Males in Their 40s Females in Their 40s


Words associated with worries characteristic of this age-group in Words associated with worries characteristic of this age-group in
contrast with others contrast with others
Challenge, Solitary death, No income, Non-payment problems Parents, Housewife, Expenses, Food costs, Sheltered lifestyle

No. of No. of
Ranking Keyword Ratio (%) Ranking Keyword Ratio (%)
Occurrences Occurrences
1 Health 44 42.7 1 Health 47 45.2
2 Pension availability 40 38.8 2 Old age 43 41.3
3 Job 39 37.9 3 Pension availability 29 27.9
4 Old age 38 36.9 4 Future 28 26.9
5 Disease 29 28.2 5 Disease 26 25.0
6 Future 25 24.3 6 Job 22 21.2
7 Money 19 18.4 7 Money 20 19.2
Nursing care 12 11.7 8 Parents 18 17.3
8
Lifestyle 12 11.7 Nursing care 17 16.3
9
10 Children 11 10.7 Children 17 16.3

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Males in their 50s worry about the collapse of what they have
Worries of Those in Their 50s built. Females in their 50s feel compelled to aspire to indepen-
dence and are fighting the effects of aging on their appearance.

Males in their 50s Females in their 50s


Words associated with worries characteristic of this age-group in Words associated with worries characteristic of this age-group in
contrast with others contrast with others
Old age, Disease, Household chores, Health insurance, Old age, Dementia, Self-reliance, Farsightedness, Wrinkles
Retirement life
No. of No. of
Ranking Keyword Ratio (%) Ranking Keyword Ratio (%)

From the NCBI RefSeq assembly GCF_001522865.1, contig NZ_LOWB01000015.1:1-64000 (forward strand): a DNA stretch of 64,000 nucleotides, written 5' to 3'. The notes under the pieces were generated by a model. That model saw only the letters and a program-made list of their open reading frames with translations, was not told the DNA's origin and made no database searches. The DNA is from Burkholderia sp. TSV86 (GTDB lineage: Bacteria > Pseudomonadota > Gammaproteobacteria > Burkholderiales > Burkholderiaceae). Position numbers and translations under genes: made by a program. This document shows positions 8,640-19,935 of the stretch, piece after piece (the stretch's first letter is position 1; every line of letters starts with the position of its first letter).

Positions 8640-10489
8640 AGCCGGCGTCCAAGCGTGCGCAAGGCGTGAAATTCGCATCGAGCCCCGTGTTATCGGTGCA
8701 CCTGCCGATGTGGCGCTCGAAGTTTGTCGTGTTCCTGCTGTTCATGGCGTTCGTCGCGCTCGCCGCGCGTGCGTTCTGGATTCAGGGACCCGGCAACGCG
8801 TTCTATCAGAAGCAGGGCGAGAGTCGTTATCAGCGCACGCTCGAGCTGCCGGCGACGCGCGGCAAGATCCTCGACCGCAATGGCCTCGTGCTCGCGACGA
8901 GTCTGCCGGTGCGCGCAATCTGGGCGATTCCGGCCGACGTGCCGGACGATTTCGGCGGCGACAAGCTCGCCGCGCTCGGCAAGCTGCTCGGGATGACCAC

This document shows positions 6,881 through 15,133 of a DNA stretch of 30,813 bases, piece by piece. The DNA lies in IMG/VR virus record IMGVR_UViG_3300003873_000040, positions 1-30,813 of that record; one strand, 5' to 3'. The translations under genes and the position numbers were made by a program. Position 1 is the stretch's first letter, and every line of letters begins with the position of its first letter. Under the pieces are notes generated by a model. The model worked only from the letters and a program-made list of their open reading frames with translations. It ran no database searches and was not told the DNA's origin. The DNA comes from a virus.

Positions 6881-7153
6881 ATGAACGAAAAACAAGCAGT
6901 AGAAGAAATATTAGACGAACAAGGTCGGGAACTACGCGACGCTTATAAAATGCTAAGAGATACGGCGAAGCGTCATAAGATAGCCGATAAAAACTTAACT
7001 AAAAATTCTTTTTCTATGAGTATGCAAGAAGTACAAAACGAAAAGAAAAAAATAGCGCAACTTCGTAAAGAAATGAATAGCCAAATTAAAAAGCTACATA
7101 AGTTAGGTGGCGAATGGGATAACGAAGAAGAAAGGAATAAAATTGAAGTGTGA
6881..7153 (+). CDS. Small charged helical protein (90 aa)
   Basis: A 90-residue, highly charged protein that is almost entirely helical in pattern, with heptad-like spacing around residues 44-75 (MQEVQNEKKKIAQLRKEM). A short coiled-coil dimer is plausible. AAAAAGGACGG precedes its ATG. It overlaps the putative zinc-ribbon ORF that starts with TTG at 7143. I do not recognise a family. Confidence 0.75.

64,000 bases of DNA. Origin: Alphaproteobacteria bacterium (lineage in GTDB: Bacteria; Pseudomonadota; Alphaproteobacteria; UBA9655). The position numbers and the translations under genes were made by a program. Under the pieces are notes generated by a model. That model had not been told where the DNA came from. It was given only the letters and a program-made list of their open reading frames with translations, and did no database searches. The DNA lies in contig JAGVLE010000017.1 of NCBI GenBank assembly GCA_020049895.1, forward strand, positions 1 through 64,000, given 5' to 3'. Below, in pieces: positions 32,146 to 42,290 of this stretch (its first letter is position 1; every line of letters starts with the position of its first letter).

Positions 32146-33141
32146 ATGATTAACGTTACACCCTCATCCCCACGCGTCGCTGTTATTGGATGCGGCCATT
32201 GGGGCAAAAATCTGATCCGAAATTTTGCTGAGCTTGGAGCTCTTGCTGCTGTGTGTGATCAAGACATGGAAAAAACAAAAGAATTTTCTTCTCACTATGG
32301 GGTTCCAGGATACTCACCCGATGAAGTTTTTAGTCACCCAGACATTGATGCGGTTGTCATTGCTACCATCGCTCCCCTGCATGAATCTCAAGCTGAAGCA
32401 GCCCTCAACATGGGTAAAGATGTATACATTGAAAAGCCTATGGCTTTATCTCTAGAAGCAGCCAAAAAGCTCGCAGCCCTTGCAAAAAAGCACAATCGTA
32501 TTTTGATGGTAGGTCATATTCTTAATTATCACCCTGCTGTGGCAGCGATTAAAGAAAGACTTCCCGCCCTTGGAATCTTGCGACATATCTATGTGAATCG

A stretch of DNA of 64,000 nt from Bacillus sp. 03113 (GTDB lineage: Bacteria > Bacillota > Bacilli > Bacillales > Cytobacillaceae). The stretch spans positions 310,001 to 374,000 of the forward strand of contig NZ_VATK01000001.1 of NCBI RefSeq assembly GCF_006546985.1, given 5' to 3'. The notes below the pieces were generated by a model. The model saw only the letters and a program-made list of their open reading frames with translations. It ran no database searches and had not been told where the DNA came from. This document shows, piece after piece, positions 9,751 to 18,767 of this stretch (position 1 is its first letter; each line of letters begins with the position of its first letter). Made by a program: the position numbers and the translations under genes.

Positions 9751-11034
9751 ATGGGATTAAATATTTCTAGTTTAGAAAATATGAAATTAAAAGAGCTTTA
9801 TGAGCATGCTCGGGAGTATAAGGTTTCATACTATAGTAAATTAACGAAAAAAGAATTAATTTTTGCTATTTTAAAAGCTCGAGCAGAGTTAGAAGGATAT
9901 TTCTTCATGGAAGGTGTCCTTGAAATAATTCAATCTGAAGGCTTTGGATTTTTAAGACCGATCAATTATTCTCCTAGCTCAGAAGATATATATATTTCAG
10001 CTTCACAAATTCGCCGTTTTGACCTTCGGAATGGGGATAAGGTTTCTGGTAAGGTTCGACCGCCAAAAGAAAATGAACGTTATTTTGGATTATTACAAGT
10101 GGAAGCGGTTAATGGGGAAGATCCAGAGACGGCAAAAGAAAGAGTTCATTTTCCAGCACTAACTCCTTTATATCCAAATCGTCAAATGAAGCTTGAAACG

Occurrences Occurrences
1 Disease 46 44.7 1 Old age 56 53.3
2 Old age 43 41.7 2 Health 48 45.7
Health 39 37.9 3 Pension availability 39 37.1
3
Pension availability 39 37.9 4 Disease 32 30.5
5 Job 26 25.2 5 Money 26 24.8
6 Earthquakes 16 15.5 6 Job 23 21.9
7 Family 13 12.6 7 Nursing care 17 16.2
Money 11 10.7 8 Lifestyle 16 15.2
8 Accident 11 10.7 Children 15 14.3
9
Future 11 10.7 Earthquakes 15 14.3

Despite having time after retirement, people in their 60s worry


Worries of those in their 60s about money.

Males in their 60s Females in their 60s


Words associated with worries characteristic of this age-group in Words associated with worries characteristic of this age-group in
contrast with others contrast with others
Being bedridden, Marriage of children, Dementia, Health, Being bedridden, Marriage of children, Stocks,
Medical tests, Decline of assets, Diabetes, Robbery Aging, Grandchildren, Sons
No. of No. of
Ranking Keyword Ratio (%) Ranking Keyword Ratio (%)
Occurrences Occurrences
1 Health 22 43.1 1 Health 27 51.9
2 Old age 18 35.3 2 Disease 19 36.5
3 Pension availability 17 33.3 3 Old age 18 34.6
4 Disease 16 31.4 4 Pension availability 16 30.8
Money 8 15.7 5 Money 13 25.0
5
Job 8 15.7 6 Future 12 23.1
Lifestyle 7 13.7 Children 9 17.3
7 7
Earthquakes 7 13.7 Hospital 9 17.3
Medical tests 6 11.8 Family 7 13.5
9 9
Being bedridden 6 11.8 Nursing care 7 13.5

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Reference 3: Action for Sei-katsu-sha-Initiated Social Renovation

 Renovation of Resource Usage  Renovation of Public Spaces


By the end of 2012, the production of incandescent The number of new spaces where people can get
lightbulbs will have been phased out in favor of low together that are not facilities provided by governments
CO2 emitting fluorescent lightbulbs. In addition, as or companies is increasing. More and more, public spac-
moss does not require soil, it will likely become es are being fully utilized primarily through the efforts of
increasingly utilized for rooftop greening for cottage- sei-katsu-sha. In addition, a system has emerged recent-
style homes. Furthermore, from April 2009, a system ly in which volunteers can earn activity achievement
will be introduced to Japan whereby the volume of points that can be used as a locality-specific currency,
CO2 emitted through the manufacture, packaging, for example, in paying nursing care insurance fees. Such
delivery and disposal of food products and other con- developments reassure people by providing new citizens’